Appellate Case No. 2018-000332 Unpublished Opinion No. 2021-UP-051
Stephen G. Brock, of Mount Pleasant, pro se. Julia Parker Copeland, of Hinchey Murray & Pagliarini, LLC, and Timothy Alan Domin, of Clawson and Staubes, both of Charleston, for Respondent.
THIS OPINION HAS NO PRECEDENTIAL VALUE. IT SHOULD NOT BE CITED OR RELIED ON AS PRECEDENT IN ANY PROCEEDING EXCEPT AS PROVIDED BY RULE 268(d)(2), SCACR. Appeal From Charleston County
J.C. Nicholson, Jr., Circuit Court Judge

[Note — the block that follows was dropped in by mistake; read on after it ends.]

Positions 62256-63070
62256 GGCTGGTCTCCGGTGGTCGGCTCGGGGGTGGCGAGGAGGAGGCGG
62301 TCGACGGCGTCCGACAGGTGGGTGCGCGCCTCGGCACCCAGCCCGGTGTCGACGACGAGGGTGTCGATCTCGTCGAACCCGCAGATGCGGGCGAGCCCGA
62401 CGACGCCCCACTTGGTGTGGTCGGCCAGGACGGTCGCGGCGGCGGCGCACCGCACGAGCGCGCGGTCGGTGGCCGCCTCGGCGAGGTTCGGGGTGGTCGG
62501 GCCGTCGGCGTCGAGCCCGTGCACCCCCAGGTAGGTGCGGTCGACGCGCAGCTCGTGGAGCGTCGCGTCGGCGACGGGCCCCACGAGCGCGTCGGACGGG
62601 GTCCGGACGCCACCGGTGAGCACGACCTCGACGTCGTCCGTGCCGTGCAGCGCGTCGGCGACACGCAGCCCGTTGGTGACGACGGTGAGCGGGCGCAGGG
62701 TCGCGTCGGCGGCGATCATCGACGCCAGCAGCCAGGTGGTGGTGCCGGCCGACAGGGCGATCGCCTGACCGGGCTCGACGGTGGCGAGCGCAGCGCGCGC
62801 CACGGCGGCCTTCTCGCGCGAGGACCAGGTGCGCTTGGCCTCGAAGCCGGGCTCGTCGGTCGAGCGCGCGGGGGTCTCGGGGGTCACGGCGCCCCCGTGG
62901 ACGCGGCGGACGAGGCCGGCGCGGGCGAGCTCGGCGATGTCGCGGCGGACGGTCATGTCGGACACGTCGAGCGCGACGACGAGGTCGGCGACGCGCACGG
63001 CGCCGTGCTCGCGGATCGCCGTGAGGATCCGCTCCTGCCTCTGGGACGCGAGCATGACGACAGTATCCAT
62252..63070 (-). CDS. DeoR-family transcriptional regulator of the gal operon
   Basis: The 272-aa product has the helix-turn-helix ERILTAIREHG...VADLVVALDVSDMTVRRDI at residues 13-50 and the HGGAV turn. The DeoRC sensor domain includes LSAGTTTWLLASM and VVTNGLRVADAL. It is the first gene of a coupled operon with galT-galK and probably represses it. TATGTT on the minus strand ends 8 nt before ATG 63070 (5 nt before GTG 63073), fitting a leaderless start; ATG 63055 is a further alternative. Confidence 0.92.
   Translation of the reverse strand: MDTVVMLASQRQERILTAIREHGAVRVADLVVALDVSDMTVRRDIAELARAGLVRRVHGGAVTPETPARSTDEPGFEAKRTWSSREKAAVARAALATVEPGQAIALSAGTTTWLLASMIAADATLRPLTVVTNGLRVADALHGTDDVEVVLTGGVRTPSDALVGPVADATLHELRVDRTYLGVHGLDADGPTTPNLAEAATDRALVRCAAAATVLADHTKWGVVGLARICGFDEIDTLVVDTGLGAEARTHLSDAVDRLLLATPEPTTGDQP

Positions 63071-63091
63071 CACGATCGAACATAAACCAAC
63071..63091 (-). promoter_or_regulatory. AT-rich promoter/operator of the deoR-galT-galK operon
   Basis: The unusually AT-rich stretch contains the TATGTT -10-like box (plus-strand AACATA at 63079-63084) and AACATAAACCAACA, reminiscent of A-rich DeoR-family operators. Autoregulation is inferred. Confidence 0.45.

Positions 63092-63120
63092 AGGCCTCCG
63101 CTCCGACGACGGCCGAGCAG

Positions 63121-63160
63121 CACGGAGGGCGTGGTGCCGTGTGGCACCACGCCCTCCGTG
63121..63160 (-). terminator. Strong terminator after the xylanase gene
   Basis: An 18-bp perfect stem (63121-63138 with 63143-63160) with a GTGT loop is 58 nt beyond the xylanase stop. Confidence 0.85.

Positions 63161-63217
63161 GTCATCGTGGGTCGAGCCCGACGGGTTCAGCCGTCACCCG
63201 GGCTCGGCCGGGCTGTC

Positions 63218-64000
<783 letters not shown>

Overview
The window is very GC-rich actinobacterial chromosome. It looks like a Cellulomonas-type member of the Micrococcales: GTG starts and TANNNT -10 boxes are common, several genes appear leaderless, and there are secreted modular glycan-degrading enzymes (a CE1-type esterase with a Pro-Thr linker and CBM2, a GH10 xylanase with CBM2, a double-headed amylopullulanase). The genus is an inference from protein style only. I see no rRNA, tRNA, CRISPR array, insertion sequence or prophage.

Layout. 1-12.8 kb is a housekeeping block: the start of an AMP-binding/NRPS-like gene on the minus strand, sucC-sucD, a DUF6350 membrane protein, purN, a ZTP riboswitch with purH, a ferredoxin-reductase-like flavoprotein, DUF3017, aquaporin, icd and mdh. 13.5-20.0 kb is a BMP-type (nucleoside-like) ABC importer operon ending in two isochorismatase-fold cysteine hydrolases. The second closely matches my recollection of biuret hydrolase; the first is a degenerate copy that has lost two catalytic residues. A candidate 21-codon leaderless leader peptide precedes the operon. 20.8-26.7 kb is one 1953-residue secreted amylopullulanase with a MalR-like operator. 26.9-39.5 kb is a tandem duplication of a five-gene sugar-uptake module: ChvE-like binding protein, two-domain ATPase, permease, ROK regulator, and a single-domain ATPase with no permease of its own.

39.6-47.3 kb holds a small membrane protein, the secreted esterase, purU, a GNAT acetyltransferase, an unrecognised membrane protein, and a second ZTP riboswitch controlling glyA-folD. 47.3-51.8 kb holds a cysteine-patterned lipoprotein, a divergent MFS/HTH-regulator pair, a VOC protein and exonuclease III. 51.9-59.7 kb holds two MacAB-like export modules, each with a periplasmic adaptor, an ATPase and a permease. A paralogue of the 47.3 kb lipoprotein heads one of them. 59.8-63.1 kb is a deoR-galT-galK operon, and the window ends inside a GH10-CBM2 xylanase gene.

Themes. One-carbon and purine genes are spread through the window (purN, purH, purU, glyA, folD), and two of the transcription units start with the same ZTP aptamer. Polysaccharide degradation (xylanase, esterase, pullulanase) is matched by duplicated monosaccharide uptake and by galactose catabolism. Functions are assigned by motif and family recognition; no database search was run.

Stephen G. Brock, of Mount Pleasant, pro se. Julia Parker Copeland, of Hinchey Murray & Pagliarini, LLC, and Timothy Alan Domin, of Clawson and Staubes, both of Charleston, for Respondent. PER CURIAM: Stephen G. Brock appeals the circuit court's grant of summary judgment under Rule 56(c), SCRCP, to the Town of Mount Pleasant (Mount Pleasant). On appeal, Brock argues Mount Pleasant failed to follow its own ordinances and rules of order when enacting an amendment to its zoning code and land development regulations, provided deficient public notice of a public hearing 2 for the amendments, and improperly discussed amendments during a special meeting. We affirm because the pleadings in this case demonstrate Brock did not have standing to challenge Mount Pleasant's zoning code and land development regulation amendments. See Jowers v. S.C. Dep't of Health & Env't Control, 423 S.C. 343, 353, 815 S.E.2d 446, 451 (2018) ("Our courts will not address the merits of any case unless it presents a justiciable controversy."); Youngblood v. S.C. Dep't of Soc. Servs., 402 S.C. 311, 317, 741 S.E.2d 515, 518 (2013) ("Standing, a fundamental prerequisite to instituting an action, may exist by statute, through the principles of constitutional standing, or through the public importance exception."). First, Brock lacked statutory standing to challenge the amended zoning code. See Youngblood, 402 S.C. at 317, 741 S.E.2d at 518 ("Statutory standing exists, as the name implies, when a statute confers a right to sue on a party, and determining whether a statute confers standing is an exercise in statutory interpretation."). Here, Brock did not have statutory standing under the South Carolina Local Government Comprehensive Planning Enabling Act of 1994 because he did not demonstrate he suffered an injury distinct from the public generally. See Carnival Corp. v. Hist. Ansonborough Neighborhood Ass'n, 407 S.C. 67, 78-79, 753 S.E.2d 846, 852 (2014) (explaining section 6-29-950 of the South Carolina Code (2004) creates a "legally protected interest and thereby standing for neighbors of properties violating a local zoning ordinance" and one seeking to enjoin an alleged zoning violation must demonstrate they suffered an "injury distinct from that suffered by the public generally"). Second, Brock lacked constitutional standing to challenge the amendments. See Youngblood, 402 S.C. at 317, 741 S.E.2d at 518 (explaining constitutional standing requires a concrete and particularized injury, a causal connection between the conduct complained of and the injury, and the possibility of redress if a favorable decision is issued). Brock's challenge focused on the legislative process the Town Council and Planning Commission of Mount 3 Pleasant used to enact amendments. Brock did not identify how the legislative process and the resulting amendments particularly injured him or his legally protected interests. See Baird v. Charleston County, 333 S.C. 519, 530, 511 S.E.2d 69, 75 (1999) ("[A] private person may not invoke the judicial power to determine the validity of executive or legislative action unless he has sustained, or is in immediate danger of sustaining, prejudice therefrom."); Carolina All. for Fair Emp., 337 S.C. at 486, 523 S.E.2d at 800 ("Such imminent prejudice must be of a personal nature to the party laying claim to standing and not merely of general interest common to all members of the public."). Thus, Brock lacked standing to challenge the amendments to Mount Pleasant's zoning code and land development regulations. Accordingly, we affirm. AFFIRMED. WILLIAMS, THOMAS, and HILL, JJ., concur.